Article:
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Thursday, December 8, 2016

December 8: Jesus, Cut Off that We May Enter In

He said to him, “Bring me a heifer three years old, a female goat three years old, a ram three years old, a turtledove, and a young pigeon.” And he brought him all these, cut them in half, and laid each half over against the other. But he did not cut the birds in half . . . 
When the sun had gone down and it was dark, behold, a smoking fire pot and a flaming torch passed between these pieces. On that day the Lord made a covenant with Abram - Genesis 15:9-10, 17-18a
Jesus Fulfills the Abrahamic Covevant,
Being Cut Off in Judgment That We Might Enter Into Blessing
illustration from the 1728
Figures de la Bible;
illustrated by Gerard Hoet (1648–1733) and others
Sometimes the Bible is just strange. Why would God attempt to reassure Abraham's faltering faith by having him cut up animals? What does the shedding of blood have to do with God keeping His promise? Well, this event from Genesis 15 does indeed seem very strange to us, but it was not so strange to Abraham. The typical way to make a covenant in the cultural context of the Old Testament involved shedding blood. In fact, the Hebrew expression for "to make a covenant" is literally "to cut a covenant." In Bible language, a covenant is something made by cutting, by shedding blood.
More importantly, you may be asking, "What does Genesis 15 have to do with Christmas and the coming of Jesus?" Well, in Genesis 15, God makes a solemn covenant promise to Abraham. one which would ultimately require the birth of the Son of God as a human baby boy in order to keep. 
God promised Abraham and his descendants the land of Canaan, but the deeper promise was for the blessing of God to rest upon Abraham and his descendants and, through them, to flow out to all the nations on earth. In Genesis 15, Abraham is old and still childless and wondering how God could keep His promise. 
God has Abraham cut up animals because God is sealing His promise to Abraham with an oath. This elaborate and bloody covenant ceremony was an oath, like "Cross my heart, hope to die, stick a needle in my eye." God is vowing to keep His promise to Abraham, or else He will be cut up like the animals. Imagine God obligating Himself to a human being in such severe terms! 
Two chapters later, in Genesis 17, God has Abraham do some cutting again, but this time the covenant sign is circumcision. This time, the knife cuts through Abraham's own flesh and the flesh of all the males in his household. Ouch! This cutting puts obligation on Abraham to walk before God and be blameless. With these two covenants, both sides of the relationship are now obligated by bloodshed, kind of like becoming "blood brothers" with a bloody handshake.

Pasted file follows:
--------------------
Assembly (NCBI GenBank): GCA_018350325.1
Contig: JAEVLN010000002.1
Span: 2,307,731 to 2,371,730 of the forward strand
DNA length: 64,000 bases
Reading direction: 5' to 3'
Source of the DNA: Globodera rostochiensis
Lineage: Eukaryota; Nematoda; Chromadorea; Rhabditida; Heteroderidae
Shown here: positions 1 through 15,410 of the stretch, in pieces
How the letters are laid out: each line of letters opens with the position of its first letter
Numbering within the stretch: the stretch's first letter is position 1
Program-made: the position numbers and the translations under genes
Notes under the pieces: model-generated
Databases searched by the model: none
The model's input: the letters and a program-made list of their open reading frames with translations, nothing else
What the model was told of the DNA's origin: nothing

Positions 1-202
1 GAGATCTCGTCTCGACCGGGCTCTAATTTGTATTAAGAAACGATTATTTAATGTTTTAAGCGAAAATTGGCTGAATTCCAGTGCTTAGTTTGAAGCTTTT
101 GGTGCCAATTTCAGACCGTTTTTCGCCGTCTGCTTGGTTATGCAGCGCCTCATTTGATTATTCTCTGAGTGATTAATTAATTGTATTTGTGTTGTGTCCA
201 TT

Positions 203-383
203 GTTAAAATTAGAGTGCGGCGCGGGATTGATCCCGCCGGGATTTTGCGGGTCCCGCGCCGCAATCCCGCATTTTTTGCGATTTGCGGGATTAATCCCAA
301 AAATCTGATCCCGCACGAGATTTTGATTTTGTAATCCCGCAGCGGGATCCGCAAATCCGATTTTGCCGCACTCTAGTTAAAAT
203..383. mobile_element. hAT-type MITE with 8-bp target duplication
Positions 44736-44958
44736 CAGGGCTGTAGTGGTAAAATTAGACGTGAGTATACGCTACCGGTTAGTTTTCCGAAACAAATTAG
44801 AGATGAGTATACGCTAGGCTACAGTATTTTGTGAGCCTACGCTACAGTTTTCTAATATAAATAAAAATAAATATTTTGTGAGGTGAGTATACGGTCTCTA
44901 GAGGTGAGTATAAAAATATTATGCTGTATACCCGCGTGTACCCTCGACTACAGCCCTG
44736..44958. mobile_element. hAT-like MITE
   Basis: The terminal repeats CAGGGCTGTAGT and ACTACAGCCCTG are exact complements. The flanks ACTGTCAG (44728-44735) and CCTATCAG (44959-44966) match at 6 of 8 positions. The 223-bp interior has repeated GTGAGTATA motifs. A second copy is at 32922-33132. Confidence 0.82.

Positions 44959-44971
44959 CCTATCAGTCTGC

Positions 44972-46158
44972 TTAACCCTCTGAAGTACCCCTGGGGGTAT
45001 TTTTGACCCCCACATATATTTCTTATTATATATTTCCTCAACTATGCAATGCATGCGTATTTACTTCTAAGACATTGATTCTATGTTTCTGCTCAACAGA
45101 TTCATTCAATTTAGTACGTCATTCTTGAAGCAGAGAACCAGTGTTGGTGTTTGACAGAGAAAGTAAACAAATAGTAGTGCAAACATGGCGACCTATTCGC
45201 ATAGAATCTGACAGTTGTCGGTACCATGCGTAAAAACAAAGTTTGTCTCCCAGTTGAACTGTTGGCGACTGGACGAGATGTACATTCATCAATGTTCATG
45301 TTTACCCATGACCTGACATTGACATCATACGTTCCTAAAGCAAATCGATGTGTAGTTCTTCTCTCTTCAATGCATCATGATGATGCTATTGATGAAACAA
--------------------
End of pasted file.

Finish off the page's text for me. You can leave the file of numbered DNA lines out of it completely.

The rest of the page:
Here's where the sad truth of history intervenes: Abraham's descendants did not keep their end of the bargain. They sinned, rebelled, rejected God, worshiped idols, committed immorality of every description and basically broke their covenant vows in every imaginable way over and over again. But God was still obligated on His side to bless them and give them an inheritance from Himself. What was God going to do?
Jesus was born on that first Christmas as the God-man, as the Son of God and the Son of Abraham. Because of the uniqueness of who He is, Jesus is qualified to represent both sides of the covenant relationship between God and Abraham. As the Son of Abraham, Jesus comes in order to perfect the obedience that neither Abraham nor his offspring ever could. Thus, Jesus fulfills the commandment to "walk before Me and be blameless" from Genesis 17:1. But because Jesus was also fully God, He could also keep God's bloody vow in Genesis 15.
When Jesus hung on the cross, bearing the sin of God's people, He was fulfilling both bloody covenants, Genesis 15 and Genesis 17. He was reconciling these two alienated parties in His own flesh. This is another way to understand Christmas: Jesus was born to be circumcised, to be cut off in a bloody death, that God's people might receive the promise made to Abraham. 
In the course of fulfilling the Abrahamic covenant, Jesus expands one of its central promises: "The meek shall inherit the earth," not just Israel. And through Jesus, the seed of Abraham, the promises of adoption, blessing and inheritance spread to every nation throughout all generations! Praise God for such wonderful faithfulness! 
Heavenly Father, when You made Your covenant with Abraham, You knew very well what it would cost You to keep it. You made it willingly, lovingly, knowing how faithless Your people would be and how faithful You would be. Thank You for Your covenant faithfulness! Thank You for Jesus our Savior! Amen.      
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"Nails, spear shall pierce Him through, the cross be borne for me, for you" - powerful words from "What Child is This?" - 

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